Every Hero Needs a Sidekick

An Interview With Alex West as Sancho Panza
By Lizzie DeShaw

Alex West is playing Sancho Panza in City Theatre of Independence’s production of Man of La Mancha. I have asked him to answer some questions about the show and his character.

LIZZIE: Tell me about yourself. What is your background in theatre?

ALEX: Way back in the 1970’s I got my start with music with the Independence Youth Choir. My first musical was ‘Teen!’ at Bridger Junior High. I studied theatre at H.S. Truman High School with Kat Tucker and voice with Millicent Daughtery at Music/Arts Institute. My first love is opera. I studied vocal performance after high school at the UMKC Conservatory of Music. Unfortunately, I found out quickly that I don’t have the temperament to sing professionally. So I moved to the University of Wisconsin – Whitewater to study theatre. After college, I’ve created theatre companies, written murder mysteries, acted, and performed with Full Frontal Comedy improv troupe.

LIZZIE: Who is Sancho Panza?

ALEX: In many ways, Sancho Panza is the ‘everyman’ of Cervantes’ works about Don Quixote. Sancho is the common in everyday life. A person that almost creates the humanitarian center between all the archetypal characters in these stories.
He is a peasant servant in the house of Alonso Quijana. He could be following Quijana (as Don Quixote) for adventure, or to watch after his master as he goes mad, or maybe just to get away from his wife. Possibly it’s a mixture of all three. But what the audience sees is a man who espouses ‘common’ wisdom, excitement for the fantastic, and skepticism for the surreal. He is a moral center that characters like Antonia, Doctor Carrasco, and the innkeeper’s wife can be judged against.

LIZZIE: It’s my understanding that Sancho Panza is a dream role for you. What has it been like getting to fulfill that dream?

ALEX: It has been an absolute treat. It is so rewarding to get to perform a character that really stretches the actor’s abilities and skills. Sancho Panza is the clown of the show. He has some of the most compassionate lines and some of the most difficult music. Sancho gets to sing those elements that just ‘don’t fit’ with other characters. He sings everything from the recitative with ‘The Missive’ to the patter song with ‘a Little Gossip’.
And Sancho is so broadly written that it can be performed by almost anyone that falls in that tenor range, from Mandy Patinkin to James Coco (my favorite!).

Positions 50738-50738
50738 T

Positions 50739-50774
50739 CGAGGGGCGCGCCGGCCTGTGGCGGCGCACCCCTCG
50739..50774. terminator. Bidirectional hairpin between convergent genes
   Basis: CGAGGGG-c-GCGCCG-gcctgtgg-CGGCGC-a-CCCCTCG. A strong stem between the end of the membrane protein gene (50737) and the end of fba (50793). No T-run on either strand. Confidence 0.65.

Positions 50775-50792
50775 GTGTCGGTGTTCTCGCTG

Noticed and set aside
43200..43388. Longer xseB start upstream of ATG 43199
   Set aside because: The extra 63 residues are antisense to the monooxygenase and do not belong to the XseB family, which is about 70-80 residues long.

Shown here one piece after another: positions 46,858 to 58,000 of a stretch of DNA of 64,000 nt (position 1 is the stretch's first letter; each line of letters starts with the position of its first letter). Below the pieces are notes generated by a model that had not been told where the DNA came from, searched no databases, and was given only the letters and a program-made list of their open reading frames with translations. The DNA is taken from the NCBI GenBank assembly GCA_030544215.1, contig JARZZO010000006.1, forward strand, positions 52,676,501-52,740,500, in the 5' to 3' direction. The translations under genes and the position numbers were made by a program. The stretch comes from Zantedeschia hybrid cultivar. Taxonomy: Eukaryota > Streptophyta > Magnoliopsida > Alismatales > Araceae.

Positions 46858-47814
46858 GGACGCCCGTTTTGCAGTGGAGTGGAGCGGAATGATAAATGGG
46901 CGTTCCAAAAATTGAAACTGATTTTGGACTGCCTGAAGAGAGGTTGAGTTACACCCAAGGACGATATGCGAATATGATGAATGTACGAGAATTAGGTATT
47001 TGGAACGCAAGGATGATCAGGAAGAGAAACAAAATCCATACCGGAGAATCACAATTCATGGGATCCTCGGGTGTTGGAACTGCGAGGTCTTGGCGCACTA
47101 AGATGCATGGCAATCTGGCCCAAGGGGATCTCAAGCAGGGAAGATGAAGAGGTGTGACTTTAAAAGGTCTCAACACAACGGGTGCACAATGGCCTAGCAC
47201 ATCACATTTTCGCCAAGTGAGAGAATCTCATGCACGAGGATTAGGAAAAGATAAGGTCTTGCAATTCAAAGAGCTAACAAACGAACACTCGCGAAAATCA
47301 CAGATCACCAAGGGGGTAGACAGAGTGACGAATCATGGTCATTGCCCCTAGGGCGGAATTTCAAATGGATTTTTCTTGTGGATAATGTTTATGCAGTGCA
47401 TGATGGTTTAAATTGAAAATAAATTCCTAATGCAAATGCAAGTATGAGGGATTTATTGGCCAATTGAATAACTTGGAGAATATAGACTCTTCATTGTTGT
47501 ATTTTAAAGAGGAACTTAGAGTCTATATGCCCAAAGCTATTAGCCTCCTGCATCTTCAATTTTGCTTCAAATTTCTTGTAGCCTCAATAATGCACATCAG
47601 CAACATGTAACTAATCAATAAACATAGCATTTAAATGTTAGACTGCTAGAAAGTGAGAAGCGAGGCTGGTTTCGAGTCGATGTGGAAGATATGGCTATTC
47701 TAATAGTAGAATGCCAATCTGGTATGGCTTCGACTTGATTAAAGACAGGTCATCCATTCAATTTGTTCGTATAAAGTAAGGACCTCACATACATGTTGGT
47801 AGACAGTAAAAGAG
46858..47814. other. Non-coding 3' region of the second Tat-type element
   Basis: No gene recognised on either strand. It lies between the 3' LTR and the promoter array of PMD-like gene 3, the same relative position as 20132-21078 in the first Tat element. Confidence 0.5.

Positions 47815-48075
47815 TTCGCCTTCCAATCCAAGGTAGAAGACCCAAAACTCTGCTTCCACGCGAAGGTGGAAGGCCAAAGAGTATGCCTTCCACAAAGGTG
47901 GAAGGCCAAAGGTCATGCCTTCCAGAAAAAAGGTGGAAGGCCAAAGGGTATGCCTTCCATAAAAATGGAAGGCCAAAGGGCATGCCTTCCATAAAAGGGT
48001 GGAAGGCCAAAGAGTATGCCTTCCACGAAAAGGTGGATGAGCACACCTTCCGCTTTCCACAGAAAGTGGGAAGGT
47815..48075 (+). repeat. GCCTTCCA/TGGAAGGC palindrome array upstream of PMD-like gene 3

LIZZIE: Tell me about your experience with rehearsing Man of La Mancha.

ALEX: It’s a physically demanding show. If it’s not a dance scene, it’s a fight scene. If it’s not a fight scene, it’s a reflective moment between just a few characters. There’s a song, usually being earnestly belted, every few minutes. You have to go from quiet introspection to singing high A’s and B’s within seconds of each other.
I’ve met few directors like David Rogers that really understand how difficult that is and can adequately prepare the cast for those rigors.
On top of that, we truly lucked out in the casting department. This cast is phenomenal. There are so many strong voices and dynamic actors.

LIZZIE: In your opinion, what about Man of La Mancha has made it such a beloved show? What do you hope the audience will take away from the story?

ALEX: The books that Man of La Mancha are based on are some of the most popular and best sold works in history. Some estimates suggest that Miguel de Cervantes’ The Ingenious Gentleman Don Quixote of La Mancha is, besides the Bible, the best selling book of all time. It was the first major work written in what we know as ‘modern’ Spanish (also the first major work written in ‘modern’ Spanish to be plagiarized). Most of the 400 first edition printings of the book were sent to the ‘New World’ in 1605. Some even found their way to the Inca Empire. Needless to say, it was hugely popular from the first printing. And it is a satire, poking fun at the nostalgia of the chivalric age in the face of worldwide exploration and conquest, and the barbary that entailed. To say that the political climate between 1965 (when Dale Wasserman, Mitch Leigh, and Joe Darion wrote the musical) and 1972 (when Peter O’Toole, Sophia Lauren, and James Coco starred in the movie) was similar to the idea of Spanish chivalry in the late 16th and early 17th century would not be a huge stretch. We were in the midst of the Vietnam war, civil strife was rampant, and people were looking anywhere for distraction.
And, honestly, it’s not dissimilar to the times we live in now.

LIZZIE: Thank you so much for chatting with me, Alex. Break a leg on your upcoming performances!

Man of La Mancha runs June 3-5 and June 10-12 at the Roger T. Sermon Center Powerhouse Theatre. Tickets can be purchased in advance by following this link
http://www.ticketleap.com/events/?q=City+Theatre+of+Independence

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